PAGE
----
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Time for full equality in our marriage and partnership laws

June 27, 2018

The Supreme Court ruling that civil partnerships should be open to opposite sex couples is a welcome instruction to the government to update our personal relationship laws.  Marriage law has long been an interest of mine, both as a politician and due to one of my major hobbies outside politics, as a genealogist.  It’s time that marriage moved from its legal origins of advancing the property rights of men and safeguarding the male lineage to a fully equal institution recognising loving and committed sexual relationships and celebrating them in an inclusive way.

The case decided unanimously by the Supreme Court judges today is an important victory for the plaintiffs Rebecca Steinfeld and Charles Keidan, who want a civil partnership rather than a civil or religious marriage. The anomaly in the law was created by the Civil Partnership Act 2004 and the Marriage (Same Sex Couples) Act 2013. The former gave legal recognition for the first time to same sex relationships. The latter extended the rights of marriage to same sex couples.  In a radical change from the usual state of our laws this meant that gay and lesbian couples had more legal rights and options than heterosexual couples. This anomaly was never likely to last long and should have been prevented when the gay marriage Bill was progressing.

Gay marriage is one of the landmark reforms of our century and will be seen as an enduring achievement of the Conservative-Liberal Democrat Coalition Government.  On a personal level, it was something I was proud to play a role in achieving. The reform started in the Home Office, initiated by my Lib Dem colleague Lynne Featherstone and supported by Theresa May.  It was given enthusiastic support at the top of government by both David Cameron and Nick Clegg.  By the time the legislation was ready for its Parliamentary stages Lynne had moved to the International Development Department.  The Bill was to be led for the government by a Tory minister from DCMS, Hugh Robertson. As the Liberal Democrats’ first openly gay MP I asked if I could lead for the party during its Commons stages.  I thought it was important that the Bill was not seen as a Tory achievement and that gay MPs should be involved in its passage.  I was joined on the Bill committee by my Lib Dem colleague Stephen Gilbert, our second openly gay MP.

During the evidence sessions in advance of the formal committee stage (where most of the time was spent dealing with the agonies of the Church of England and other denominations) it became obvious that at the end of the process gay couples would actually have two relationship recognition options open to them, while straight couples could only marry, though their religious options were wider. So I tabled an amendment, opening up civil partnerships to opposite sex couples.  You can read about that amendment in my blog written at the time – https://stephenwilliamsmp.wordpress.com/2013/02/26/extending-civil-partnerships-to-opposite-sex-couples/

I assumed, perhaps naively, that the government would accept the amendment.  But it was made clear to me by Nick Clegg’s office that Cameron wanted the smoothest possible passage of the Bill.  This meant no amendments, no matter how worthy.  The Bill was unpopular with many Tory MPs and Cameron did not want any opportunity for it to be derailed.  There was an implied threat that the Bill would be withdrawn if it ran into difficulties and delays. So I withdrew the clause.  Later on, during the Report Stage, Tim Loughton, a Tory MP who had not been very supportive of equal marriage at the committee stage, tabled his own amendment for opposite sex couple civil partnerships.  He had recently been fired from the government by Cameron and many people saw his amendment as more to do with causing difficulty for Number Ten than with a genuine interest in relationships equality.  So I voted against his cynical manoeuvre.  Loughton has taken up the issue again in 2018, perhaps this time with genuine commitment.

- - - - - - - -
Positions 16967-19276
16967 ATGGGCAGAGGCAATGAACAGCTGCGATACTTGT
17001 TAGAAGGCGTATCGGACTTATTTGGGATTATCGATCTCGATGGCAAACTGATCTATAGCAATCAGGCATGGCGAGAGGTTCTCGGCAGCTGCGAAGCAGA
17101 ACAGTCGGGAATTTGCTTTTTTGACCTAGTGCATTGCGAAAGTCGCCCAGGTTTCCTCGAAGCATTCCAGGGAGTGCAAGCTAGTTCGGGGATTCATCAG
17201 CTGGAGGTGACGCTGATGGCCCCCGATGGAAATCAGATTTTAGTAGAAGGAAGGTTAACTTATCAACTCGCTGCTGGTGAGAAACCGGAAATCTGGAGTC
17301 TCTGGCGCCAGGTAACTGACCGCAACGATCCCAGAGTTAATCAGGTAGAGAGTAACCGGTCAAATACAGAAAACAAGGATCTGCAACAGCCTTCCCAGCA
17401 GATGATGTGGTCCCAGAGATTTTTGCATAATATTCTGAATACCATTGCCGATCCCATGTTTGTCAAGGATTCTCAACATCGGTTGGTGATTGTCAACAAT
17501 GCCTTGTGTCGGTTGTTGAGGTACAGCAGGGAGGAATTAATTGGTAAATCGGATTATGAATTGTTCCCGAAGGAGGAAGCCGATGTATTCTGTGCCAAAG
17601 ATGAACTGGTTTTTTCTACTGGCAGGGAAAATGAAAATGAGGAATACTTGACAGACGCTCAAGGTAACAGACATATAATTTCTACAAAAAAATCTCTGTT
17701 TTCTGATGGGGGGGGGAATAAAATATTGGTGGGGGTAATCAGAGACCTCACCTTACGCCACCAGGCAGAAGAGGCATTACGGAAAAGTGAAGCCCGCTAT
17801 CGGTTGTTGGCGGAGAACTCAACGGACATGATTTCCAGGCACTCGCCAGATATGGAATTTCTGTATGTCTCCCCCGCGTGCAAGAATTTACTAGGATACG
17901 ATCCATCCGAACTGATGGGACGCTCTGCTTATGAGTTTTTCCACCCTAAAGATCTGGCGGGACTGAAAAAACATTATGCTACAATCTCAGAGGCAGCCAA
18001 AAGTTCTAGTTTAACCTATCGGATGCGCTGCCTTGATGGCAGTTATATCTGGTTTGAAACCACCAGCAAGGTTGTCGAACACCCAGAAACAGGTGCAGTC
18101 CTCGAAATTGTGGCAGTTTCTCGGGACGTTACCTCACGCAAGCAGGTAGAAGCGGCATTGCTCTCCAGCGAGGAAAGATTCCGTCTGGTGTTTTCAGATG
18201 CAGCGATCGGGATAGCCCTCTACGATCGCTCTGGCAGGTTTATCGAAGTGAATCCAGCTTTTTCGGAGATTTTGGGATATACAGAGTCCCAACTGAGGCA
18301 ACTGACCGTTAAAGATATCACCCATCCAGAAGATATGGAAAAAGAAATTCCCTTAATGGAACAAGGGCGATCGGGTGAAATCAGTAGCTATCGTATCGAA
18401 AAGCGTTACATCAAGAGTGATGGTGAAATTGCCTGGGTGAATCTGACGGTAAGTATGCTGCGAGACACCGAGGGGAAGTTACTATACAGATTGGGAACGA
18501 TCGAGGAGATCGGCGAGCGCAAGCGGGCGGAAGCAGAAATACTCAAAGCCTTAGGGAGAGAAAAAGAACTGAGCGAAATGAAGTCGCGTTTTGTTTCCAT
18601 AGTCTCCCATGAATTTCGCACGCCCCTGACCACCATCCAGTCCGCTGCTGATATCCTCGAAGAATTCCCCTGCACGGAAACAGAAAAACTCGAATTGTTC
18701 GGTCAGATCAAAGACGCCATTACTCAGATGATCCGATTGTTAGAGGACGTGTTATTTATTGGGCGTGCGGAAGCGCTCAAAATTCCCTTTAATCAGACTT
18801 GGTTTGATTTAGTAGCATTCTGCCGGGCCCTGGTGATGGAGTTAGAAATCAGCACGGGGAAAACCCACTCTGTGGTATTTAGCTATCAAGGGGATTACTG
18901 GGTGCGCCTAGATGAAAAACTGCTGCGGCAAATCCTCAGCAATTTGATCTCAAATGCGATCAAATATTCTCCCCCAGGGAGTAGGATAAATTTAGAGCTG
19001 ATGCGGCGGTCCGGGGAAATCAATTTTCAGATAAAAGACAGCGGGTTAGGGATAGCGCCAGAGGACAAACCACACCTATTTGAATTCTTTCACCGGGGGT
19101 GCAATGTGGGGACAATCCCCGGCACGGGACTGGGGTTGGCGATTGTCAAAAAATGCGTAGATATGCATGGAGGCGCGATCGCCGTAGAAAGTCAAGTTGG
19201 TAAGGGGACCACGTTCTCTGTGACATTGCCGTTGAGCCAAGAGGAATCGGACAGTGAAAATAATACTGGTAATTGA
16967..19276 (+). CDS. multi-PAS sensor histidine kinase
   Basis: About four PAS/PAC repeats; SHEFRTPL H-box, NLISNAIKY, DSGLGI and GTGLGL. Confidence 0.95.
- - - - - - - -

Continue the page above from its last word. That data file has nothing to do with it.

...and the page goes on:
I hope that the government will now act swiftly and amend the Civil Partnership Act in the way that I intended five years ago.  I hope that they will also take the opportunity to amend several other aspects of relationships law that were also discussed in 2013.  Humanist marriages should be recognised in England and Wales in the same way as they are in Scotland.  I proposed such an amendment in 2013 and (being made angry by the dismissive response of Tory minister Helen Grant) pushed it to a vote.  The result was a tie, which meant that the Bill was left unamended! Reform is also needed in the law governing married couples where one of the spouses transitions gender.  Again, Edinburgh is more advanced than Westminster on this issue, avoiding a spousal veto.  While on the subject of devolution, as the Northern Ireland has been suspended for some time, I hope Westminster will legislate for same sex marriage and other reforms in Northern Ireland.  Given Theresa May’s dependence on the extremist DUP, this may be a forlorn hope.

It’s time that our relationship laws reflected society in the 21st century.  Marriage is available to straight couples but it is estimated that there are over 3 million “cohabiting” couples who do not want to join the institution.  Many of them want to enter a civil partnership.  Enabling them to do so would be a reform that enhances the rights of one group of people without diminishing those of anyone else.  It’s a liberal reform that would bring the greatest happiness to the greatest number of people.  The Supreme Court has spoken, Parliament must act.

Addendum

This was my speech in February 2013, at the start of the Same Sex Marriage Bill – https://stephenwilliamsmp.wordpress.com/2013/02/12/marriage-same-sex-couples-bill-commons-debate/

 

 

 

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